Dynamic NAT and here's what the solution looks like:

A Dynamic NAT router in this situation would do the job just fine. We would
place the router between the existing ( and new
( network. Because of the way Dynamic NAT works, we
would need to reserve a few IP Addresses from the network in
order to allow the Dynamic NAT router to use them for mapping hosts on
the new network - to the existing network. This way, no matter which IP
Address any host in the new network has, Dynasoft's Firewall device will
think it's part of the network !
I should also point out that the number of IP Addresses we'd need to reserve
from network would depend on how many simultaneous
connections we want to allow from network to Dynasoft's
development network.
For example, if we required 25 workstations from network to
have simultaneous connection to Dynasoft we'd need to reserve at least 25 IP
Addresses from the network.
As previously explained, the reserved IP Addresses will be used to map
hosts coming from the network and must not be used by any
host or workstation within the network. If any were used in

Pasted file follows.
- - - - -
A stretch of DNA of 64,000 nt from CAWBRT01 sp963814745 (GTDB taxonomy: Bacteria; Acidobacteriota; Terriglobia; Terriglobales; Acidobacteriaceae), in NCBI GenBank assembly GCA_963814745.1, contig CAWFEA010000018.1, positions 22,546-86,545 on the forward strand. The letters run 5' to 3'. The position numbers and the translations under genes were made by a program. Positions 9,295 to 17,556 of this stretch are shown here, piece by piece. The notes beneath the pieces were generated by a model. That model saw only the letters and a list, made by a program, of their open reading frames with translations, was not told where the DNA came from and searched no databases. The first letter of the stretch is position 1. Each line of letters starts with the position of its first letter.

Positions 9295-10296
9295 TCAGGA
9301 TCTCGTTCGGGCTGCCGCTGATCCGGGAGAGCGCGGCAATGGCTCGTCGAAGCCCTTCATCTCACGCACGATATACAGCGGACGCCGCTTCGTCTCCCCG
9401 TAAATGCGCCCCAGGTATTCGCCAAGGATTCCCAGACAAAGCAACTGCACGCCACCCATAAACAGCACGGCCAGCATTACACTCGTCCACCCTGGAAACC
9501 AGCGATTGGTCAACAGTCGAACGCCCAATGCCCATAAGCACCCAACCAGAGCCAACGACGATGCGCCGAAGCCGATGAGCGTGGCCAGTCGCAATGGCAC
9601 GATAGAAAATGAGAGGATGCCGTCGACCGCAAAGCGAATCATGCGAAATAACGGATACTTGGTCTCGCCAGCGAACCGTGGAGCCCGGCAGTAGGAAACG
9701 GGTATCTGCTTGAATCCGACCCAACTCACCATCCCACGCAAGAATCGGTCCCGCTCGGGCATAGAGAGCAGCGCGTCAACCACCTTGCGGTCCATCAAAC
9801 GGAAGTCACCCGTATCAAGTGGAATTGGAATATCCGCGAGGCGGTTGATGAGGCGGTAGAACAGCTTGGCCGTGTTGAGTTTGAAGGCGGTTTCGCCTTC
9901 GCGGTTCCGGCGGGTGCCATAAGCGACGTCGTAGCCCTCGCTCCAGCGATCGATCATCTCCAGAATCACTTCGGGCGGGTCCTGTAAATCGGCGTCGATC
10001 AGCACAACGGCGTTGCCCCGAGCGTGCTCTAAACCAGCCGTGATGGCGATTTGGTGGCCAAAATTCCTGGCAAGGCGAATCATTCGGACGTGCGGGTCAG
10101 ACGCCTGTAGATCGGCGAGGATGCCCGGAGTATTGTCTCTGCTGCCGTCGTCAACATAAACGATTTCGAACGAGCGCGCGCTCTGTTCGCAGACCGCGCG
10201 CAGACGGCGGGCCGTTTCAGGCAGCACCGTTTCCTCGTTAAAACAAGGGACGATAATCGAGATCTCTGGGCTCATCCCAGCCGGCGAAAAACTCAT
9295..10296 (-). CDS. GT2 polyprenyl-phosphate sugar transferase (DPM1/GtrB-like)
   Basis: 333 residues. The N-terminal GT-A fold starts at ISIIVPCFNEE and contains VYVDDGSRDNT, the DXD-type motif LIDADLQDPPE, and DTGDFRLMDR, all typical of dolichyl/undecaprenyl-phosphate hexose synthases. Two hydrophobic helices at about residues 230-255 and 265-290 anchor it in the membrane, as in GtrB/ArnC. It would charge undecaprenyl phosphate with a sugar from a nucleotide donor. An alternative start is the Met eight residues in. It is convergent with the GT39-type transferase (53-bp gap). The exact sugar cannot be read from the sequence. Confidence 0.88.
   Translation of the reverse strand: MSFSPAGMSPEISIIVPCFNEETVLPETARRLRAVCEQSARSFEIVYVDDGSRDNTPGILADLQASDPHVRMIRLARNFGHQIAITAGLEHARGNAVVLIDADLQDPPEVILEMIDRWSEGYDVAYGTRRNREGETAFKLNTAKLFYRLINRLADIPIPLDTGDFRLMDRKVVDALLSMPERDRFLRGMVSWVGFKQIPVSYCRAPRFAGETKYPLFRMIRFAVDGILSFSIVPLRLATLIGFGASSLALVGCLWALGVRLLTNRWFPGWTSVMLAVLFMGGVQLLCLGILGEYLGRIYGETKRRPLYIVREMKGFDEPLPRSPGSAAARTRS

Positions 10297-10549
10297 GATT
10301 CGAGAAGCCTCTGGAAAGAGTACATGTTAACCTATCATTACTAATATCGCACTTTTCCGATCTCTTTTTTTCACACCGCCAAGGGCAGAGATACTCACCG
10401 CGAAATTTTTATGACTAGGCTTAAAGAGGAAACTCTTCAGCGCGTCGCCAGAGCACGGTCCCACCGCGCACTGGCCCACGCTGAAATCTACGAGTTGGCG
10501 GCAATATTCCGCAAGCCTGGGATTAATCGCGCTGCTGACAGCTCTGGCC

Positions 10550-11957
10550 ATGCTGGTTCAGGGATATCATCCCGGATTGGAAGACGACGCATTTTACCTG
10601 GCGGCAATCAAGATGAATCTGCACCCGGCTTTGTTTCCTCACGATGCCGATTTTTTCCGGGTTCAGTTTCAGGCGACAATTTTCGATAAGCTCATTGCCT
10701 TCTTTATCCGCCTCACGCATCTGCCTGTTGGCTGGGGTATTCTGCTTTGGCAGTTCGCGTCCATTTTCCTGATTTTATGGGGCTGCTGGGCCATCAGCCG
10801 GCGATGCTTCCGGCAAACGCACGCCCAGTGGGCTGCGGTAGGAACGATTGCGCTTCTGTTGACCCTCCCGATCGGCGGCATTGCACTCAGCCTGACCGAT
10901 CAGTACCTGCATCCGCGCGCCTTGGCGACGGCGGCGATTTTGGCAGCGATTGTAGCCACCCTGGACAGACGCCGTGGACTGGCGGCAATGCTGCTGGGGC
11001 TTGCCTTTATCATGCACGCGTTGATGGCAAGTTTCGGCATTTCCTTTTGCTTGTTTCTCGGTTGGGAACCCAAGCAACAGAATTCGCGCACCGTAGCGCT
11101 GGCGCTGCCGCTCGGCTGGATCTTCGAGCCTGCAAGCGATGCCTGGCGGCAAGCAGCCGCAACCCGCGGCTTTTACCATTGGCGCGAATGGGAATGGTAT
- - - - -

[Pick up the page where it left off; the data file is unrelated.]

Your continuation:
this way it would cause IP conflicts between the host in the
network and the Dynamic NAT router that's mapping that particular IP
Address to the host from the network.
So a good practice would be to set aside the last 30 IP Addresses from the network, which would be to,
and ensure no one is assigned any IP Address within that range.

All this assumes networks and are using a Class
C default subnetmask (
On this page, you need to understand why we're going to introduce the
Dynamic NAT router, how it will solve the problem (by mapping hosts on
the new network to the (existing one) and the requirements for the
implementation of this solution (to reserve the required IP addreess from the
existing network).
The next page deals with the analysis of the packets that will traverse the
Dynamic NAT router. It will help you understand the changes in the packet
and complete your understanding of Dynamic NAT.